In fact, all of ToonTown was a wash except the plane smashed into the water tower, but that's just because it's a plane, not because it's a Toonplane. It doesn't help that Disney has locked all the characters away in pay-to-play events. I remember going to Disneyland back in the not-so-distant day when it was possible to find the characters wandering through the lands, but we didn't see a single character outside of a parade or stage show. However, there were plentiful breakfast/lunch/dinner events with Mickey/Minney/Pooh/princesses.

Not only does Disney make a pretty penny from those "special" events, they make money from kids like 3B, who were told that they were going to a magic place where they would see Mickey Mouse. On his first visit, since there was no parade, Mama had to buy 3B a plush doll, just so 3B could see Mickey. Nobody ever said Disney was shy about making a buck, but even with that reputation, this seemed a bit crass.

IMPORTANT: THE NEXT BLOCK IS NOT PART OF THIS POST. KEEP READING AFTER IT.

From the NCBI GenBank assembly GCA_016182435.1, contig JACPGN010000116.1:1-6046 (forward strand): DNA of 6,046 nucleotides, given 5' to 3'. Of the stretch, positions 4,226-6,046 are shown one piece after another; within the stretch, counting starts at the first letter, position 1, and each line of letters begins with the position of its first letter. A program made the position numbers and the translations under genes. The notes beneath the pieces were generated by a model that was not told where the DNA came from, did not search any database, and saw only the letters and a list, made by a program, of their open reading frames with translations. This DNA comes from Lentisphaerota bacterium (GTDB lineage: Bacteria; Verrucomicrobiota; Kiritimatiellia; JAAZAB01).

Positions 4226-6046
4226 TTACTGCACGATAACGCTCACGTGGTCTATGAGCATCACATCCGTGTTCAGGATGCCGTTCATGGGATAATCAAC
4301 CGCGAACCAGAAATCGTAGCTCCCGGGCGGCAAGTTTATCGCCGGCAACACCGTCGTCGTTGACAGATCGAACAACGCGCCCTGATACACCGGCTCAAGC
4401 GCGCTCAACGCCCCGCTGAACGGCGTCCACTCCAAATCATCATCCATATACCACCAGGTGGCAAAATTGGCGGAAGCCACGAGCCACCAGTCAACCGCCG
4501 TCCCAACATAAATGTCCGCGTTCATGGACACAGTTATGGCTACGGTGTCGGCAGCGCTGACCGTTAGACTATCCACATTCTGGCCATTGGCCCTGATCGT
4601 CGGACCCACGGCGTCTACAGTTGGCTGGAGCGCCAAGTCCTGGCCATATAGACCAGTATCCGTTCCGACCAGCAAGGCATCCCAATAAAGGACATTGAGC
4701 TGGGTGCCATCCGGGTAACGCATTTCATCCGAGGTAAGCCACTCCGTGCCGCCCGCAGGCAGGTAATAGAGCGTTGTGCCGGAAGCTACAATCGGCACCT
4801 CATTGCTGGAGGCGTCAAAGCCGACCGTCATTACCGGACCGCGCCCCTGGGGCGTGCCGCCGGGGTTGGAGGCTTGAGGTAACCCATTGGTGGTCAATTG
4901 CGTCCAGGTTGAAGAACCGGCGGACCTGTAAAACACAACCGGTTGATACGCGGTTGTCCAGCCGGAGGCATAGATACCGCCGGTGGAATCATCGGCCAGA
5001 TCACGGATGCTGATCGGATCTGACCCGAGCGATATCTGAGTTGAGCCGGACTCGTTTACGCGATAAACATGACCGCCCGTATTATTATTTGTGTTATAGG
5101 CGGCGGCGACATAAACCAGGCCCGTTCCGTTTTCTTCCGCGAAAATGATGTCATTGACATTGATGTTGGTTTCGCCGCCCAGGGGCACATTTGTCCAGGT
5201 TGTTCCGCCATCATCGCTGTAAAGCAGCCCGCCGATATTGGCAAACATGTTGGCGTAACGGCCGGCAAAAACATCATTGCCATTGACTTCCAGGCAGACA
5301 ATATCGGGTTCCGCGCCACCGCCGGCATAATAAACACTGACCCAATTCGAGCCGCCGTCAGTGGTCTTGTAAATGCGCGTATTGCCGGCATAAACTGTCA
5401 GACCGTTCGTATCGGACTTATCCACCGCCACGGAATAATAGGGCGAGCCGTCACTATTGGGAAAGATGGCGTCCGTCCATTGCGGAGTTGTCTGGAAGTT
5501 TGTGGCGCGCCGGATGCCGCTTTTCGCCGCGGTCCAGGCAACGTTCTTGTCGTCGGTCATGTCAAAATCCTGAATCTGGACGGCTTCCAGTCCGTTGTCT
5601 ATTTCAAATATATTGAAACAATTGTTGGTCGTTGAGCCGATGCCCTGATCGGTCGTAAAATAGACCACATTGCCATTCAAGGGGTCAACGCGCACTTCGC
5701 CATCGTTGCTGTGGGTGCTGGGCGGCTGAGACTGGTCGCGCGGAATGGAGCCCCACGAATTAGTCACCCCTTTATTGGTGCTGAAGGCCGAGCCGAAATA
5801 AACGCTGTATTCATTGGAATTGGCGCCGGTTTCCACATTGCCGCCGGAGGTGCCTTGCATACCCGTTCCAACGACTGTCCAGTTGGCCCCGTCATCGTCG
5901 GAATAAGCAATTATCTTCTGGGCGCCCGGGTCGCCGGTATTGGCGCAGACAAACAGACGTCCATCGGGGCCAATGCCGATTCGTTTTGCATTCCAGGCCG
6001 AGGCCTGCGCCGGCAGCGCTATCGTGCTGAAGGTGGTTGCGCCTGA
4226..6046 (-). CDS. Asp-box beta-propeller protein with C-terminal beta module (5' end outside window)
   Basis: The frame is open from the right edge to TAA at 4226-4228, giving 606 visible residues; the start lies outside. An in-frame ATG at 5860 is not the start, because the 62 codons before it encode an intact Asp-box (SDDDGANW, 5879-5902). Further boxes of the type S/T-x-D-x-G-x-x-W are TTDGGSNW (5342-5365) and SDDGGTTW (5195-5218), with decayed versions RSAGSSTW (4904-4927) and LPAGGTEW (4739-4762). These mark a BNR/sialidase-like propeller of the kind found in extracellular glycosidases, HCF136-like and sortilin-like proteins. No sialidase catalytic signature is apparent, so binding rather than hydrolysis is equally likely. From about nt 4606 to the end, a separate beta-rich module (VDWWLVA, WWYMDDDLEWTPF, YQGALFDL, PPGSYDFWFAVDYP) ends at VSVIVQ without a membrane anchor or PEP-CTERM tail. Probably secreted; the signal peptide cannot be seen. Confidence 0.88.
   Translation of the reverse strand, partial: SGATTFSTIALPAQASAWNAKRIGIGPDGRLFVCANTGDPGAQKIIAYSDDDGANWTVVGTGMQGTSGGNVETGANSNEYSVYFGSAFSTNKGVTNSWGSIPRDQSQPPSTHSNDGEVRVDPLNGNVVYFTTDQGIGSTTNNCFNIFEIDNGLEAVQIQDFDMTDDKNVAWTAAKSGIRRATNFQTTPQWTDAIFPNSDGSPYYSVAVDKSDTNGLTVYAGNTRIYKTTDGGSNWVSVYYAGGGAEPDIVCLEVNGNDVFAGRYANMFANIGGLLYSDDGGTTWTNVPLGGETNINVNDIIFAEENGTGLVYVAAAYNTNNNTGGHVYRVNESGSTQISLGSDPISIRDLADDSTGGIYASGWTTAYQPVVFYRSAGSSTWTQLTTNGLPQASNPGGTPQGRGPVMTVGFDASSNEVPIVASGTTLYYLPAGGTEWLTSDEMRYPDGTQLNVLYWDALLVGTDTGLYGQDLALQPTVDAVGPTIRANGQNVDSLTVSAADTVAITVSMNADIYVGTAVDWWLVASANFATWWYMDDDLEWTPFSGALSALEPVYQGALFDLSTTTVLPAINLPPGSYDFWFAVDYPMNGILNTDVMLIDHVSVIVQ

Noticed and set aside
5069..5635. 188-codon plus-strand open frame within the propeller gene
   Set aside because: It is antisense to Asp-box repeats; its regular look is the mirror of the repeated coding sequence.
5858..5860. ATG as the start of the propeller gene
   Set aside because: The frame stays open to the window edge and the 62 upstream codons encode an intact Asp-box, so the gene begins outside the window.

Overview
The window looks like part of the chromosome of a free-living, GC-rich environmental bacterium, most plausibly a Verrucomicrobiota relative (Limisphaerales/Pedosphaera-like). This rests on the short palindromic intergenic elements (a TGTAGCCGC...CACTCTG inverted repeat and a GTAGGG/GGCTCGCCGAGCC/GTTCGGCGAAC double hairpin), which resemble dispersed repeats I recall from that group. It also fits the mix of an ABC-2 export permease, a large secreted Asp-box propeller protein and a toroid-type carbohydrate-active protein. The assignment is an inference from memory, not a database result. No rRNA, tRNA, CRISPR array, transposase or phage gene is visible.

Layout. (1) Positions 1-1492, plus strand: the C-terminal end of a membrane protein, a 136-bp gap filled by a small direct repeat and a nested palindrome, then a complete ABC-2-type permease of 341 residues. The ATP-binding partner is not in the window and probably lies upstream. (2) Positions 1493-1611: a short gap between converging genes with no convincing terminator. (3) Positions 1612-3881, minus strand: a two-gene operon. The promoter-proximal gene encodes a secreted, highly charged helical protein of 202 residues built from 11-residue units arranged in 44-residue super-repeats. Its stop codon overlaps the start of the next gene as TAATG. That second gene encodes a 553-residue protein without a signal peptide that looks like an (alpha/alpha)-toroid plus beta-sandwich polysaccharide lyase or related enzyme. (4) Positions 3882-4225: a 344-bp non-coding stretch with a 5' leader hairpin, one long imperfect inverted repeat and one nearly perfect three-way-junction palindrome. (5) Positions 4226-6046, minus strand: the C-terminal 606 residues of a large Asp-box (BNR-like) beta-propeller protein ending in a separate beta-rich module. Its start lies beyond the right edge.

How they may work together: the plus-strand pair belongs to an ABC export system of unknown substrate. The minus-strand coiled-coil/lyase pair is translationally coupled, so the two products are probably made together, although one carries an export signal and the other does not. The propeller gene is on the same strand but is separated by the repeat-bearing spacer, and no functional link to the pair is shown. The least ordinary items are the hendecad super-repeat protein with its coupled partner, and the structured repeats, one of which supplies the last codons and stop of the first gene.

Or am I just becoming an old man, complaining about how "Things aren't like they used to be when I was growing up..."?

And then, the next day--up at ohmigawd dark thirty, bus to airport, fly home, find car, drive home, meet Grammy, dinner, bath, books, bed, unpack, laundry, grocery shopping, catch up on work, wake up, more laundry, packing, books, nap, goodbye to Grammy, taxi to airport, get on plane, eat food, doze, wake up in Brussels.

What now?

The saga continues tomorrow...

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  1. Mmm, margaritas.

    I used to love the interaction of the characters out in the park- it's still that way at Disneyland, but even there not as much.

    They have places in Toontown, like Mickey's house where you stand in line forever to get a personal audience with the mouse. It's free but the line is always huge.